As much as I loved and celebrated these ladies, I was also aware that there were a lot of female Olympic athletes - including medal winners - whose accomplishments were barely, if at all, publicized in mainstream media news.  And I wanted to know more about them.

That's when I came across boxer Claressa Shields, who not only won a gold medal in this year's Olympic boxing, but also won a gold medal in women's boxing in the 2012 Olympics at the age of 17!  This makes her the only U.S. boxer of either gender to win back-to-back gold medals at the Olympics!

So why did Claressa not get the attention she deserved after winning the gold at the 2012 Olympics? I think it was due to a combination of racism, classism, and sexism.  

As a whole, our society gives more attention to female athletes who fall within what we consider to be "properly or acceptably feminine."  In other words, we are stretched by the idea that a female can be a fantastic boxer and should be fully celebrated for being a boxing champ.

Some important stuff to know about Claressa:  She is from Flint, Michigan.  She had an incredibly rough childhood, which she is open about. She has only lost a single boxing match.  She recently went pro.

If you want to learn more about Claressa, check out the documentary T-Rex.

Monday, September 19, 2016


Dear Friends of Creative Times,

I hope this note finds you well and enjoying the end of summer!

I am currently looking for part-time work.

If, after taking a look at the info below, you have an idea of a person, opportunity, or organization that you think I should connect with, please send an email to I value your creative input!

I would love a job which allows me to use some combination of these talents:
  • Community engagement/outreach and team-building
  • Writing/researching/promoting the arts and culture scene in NY
  • Connecting people of different generations
  • Facilitating hands-on, interactive learning experiences

Specific settings that appeal to me are ones which center around these themes:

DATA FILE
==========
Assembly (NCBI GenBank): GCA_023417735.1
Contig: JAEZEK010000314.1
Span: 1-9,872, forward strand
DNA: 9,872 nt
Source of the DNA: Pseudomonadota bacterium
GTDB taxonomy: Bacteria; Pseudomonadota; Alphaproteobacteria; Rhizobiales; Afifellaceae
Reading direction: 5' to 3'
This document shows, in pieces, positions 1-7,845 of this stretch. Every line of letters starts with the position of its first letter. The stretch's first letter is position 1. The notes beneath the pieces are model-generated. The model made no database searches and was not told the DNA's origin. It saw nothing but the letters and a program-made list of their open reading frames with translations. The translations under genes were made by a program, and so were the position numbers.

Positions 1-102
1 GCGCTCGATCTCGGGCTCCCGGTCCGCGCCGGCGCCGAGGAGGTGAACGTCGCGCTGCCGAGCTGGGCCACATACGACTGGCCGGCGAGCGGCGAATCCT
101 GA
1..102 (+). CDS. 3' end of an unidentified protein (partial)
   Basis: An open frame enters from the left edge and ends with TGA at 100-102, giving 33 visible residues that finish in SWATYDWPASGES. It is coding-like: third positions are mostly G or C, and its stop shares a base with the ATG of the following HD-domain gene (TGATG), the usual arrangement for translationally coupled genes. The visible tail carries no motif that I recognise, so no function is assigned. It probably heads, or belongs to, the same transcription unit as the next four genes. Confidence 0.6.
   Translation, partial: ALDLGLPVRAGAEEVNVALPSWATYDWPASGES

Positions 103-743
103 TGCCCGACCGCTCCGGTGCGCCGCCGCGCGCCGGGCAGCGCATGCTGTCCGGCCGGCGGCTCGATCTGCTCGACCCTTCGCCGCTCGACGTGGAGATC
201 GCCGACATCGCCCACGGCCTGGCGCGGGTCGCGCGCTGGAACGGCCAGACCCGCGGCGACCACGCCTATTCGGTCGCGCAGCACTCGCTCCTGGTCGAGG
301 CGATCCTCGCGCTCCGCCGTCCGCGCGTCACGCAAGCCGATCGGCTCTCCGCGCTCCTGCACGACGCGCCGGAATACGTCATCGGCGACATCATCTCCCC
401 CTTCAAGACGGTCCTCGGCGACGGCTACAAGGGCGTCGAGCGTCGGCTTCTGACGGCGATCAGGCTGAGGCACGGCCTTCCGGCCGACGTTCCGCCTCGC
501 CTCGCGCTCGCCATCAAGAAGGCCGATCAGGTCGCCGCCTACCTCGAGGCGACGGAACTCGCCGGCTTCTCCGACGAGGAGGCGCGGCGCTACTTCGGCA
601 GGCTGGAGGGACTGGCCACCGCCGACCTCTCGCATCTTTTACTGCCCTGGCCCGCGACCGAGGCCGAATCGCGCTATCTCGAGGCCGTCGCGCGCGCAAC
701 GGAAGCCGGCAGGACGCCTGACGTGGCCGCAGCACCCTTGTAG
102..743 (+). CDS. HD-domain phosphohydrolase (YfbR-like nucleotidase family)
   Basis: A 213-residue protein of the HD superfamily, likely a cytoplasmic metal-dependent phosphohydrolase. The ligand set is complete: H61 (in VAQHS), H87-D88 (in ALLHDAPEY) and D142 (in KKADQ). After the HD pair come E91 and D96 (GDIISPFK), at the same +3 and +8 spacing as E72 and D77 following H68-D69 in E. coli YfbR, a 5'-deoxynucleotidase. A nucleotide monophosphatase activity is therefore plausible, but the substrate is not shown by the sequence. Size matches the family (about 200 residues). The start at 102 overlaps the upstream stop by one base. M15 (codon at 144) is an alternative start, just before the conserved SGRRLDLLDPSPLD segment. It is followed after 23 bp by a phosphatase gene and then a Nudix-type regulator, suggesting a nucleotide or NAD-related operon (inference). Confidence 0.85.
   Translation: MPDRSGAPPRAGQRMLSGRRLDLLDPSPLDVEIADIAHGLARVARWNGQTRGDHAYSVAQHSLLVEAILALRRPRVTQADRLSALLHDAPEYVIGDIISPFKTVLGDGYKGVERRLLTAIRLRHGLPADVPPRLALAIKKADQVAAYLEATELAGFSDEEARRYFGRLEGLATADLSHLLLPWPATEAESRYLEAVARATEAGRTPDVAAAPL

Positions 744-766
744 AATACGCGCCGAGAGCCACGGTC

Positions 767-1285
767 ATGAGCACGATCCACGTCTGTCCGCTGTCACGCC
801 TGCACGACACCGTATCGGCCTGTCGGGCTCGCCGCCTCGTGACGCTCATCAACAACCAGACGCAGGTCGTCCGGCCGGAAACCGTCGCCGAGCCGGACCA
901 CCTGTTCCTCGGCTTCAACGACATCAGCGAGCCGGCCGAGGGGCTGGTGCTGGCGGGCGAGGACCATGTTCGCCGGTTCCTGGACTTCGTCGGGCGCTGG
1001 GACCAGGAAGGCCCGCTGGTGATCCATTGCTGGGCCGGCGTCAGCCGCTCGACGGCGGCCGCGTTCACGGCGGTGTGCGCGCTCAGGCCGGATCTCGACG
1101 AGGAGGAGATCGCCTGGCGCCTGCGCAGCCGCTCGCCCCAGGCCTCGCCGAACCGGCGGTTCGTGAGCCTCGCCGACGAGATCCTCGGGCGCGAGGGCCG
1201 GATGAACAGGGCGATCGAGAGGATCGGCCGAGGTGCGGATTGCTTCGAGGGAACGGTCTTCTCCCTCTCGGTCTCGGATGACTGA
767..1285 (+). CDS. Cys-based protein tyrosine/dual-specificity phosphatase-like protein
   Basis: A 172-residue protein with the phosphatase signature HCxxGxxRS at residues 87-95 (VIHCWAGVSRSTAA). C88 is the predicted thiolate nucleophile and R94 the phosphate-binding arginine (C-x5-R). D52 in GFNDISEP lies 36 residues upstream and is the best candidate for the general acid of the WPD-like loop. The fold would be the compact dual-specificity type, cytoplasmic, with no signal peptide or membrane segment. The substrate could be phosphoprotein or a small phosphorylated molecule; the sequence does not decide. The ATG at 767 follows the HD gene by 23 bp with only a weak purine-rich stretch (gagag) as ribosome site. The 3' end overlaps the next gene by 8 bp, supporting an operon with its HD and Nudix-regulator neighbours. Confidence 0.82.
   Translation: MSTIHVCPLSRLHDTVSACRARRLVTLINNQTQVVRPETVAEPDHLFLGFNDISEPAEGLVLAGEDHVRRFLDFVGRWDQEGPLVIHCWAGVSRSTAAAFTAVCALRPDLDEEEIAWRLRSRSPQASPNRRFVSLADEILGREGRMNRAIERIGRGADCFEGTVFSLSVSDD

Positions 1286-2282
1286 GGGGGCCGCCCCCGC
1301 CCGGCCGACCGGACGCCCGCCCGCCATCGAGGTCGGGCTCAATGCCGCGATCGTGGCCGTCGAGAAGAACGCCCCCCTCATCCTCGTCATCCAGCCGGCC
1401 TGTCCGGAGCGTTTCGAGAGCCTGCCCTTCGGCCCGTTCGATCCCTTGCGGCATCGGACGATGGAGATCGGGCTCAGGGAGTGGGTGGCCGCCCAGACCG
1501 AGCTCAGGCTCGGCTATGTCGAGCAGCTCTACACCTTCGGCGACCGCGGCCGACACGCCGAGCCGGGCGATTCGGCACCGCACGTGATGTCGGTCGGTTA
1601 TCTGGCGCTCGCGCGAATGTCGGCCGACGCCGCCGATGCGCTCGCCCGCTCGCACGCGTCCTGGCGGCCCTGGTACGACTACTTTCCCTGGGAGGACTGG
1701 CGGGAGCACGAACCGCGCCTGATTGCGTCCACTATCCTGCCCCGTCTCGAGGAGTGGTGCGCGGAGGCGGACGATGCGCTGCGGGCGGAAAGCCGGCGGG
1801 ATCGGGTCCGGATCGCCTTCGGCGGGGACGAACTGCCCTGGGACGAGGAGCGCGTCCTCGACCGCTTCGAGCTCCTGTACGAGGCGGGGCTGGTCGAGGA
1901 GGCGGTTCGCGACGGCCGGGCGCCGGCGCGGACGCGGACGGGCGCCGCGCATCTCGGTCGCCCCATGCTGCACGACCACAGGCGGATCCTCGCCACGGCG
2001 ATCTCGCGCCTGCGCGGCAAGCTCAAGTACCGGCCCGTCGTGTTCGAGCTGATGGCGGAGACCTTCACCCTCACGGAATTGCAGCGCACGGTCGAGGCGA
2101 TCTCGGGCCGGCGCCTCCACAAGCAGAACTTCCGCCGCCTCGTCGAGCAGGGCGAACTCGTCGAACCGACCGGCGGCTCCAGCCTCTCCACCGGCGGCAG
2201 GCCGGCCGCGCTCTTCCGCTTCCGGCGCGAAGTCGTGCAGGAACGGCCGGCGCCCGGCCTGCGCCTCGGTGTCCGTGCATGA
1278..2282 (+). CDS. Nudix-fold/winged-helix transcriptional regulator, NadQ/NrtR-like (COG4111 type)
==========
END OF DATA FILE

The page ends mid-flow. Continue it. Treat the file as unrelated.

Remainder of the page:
• Arts- and culture (especially the performing arts!) - think BRIC Arts Media
  • Literature/books (especially children's books!) - think Brooklyn Public Library 
  • Local community work - think Borough Hall / The Office of Eric L. Adams
  • The natural environment (e.g. parks and gardens) - think Brooklyn Bridge Park
Here's a little bit about my background: I'm a seasoned community-builder, educator, and Brooklyn-based arts and culture writer/promoter with a Master's Degree from Bank Street College of Education.

Currently, I run a private literacy tutoring practice in Brooklyn. I help elementary school children become more confident, joyful readers and writers.

Here are some sample work projects:

  • Educated parents, caregivers, tourists, and children about the plants and flowers of the Brooklyn Botanic Garden.
  • Promote the rich arts landscape of NY as Editor-In-Chief of the 11-year-old blog Creative Times. Interview beloved literary and performing artists, including original cast and crew of Sesame Street and Prince's costume designer.
  • Recruited local artists, business owners, and community leaders to participate in GO, a historic borough-wide open studio weekend organized by the Brooklyn Museum.
  • Conceptualized and Co-produced The Brooklyn Blogfest, an annual event for 300 bloggers, journalists, and community leaders.
  • Through Bloom Again Brooklyn, create floral arrangements with flowers salvaged from local stores; arrangements are delivered to homebound seniors and nursing home residents.

Thank you so much for your support! Please feel free to send an email with questions or ideas.

How to Contact Me

Eleanor Traubman

Monday, August 08, 2016


In honor of Len Traubman, on his birthday, I am documenting some of my best memories of him from the first ten years of my life, plus some interesting facts about him.

I Remember When My Dad.......

* Let me and my brother, when we were about 5 and 3, sing "bathroom language" words while he played on the guitar. I don't think I had ever laughed that hard. (And may I say what a smart parenting strategy that was?!)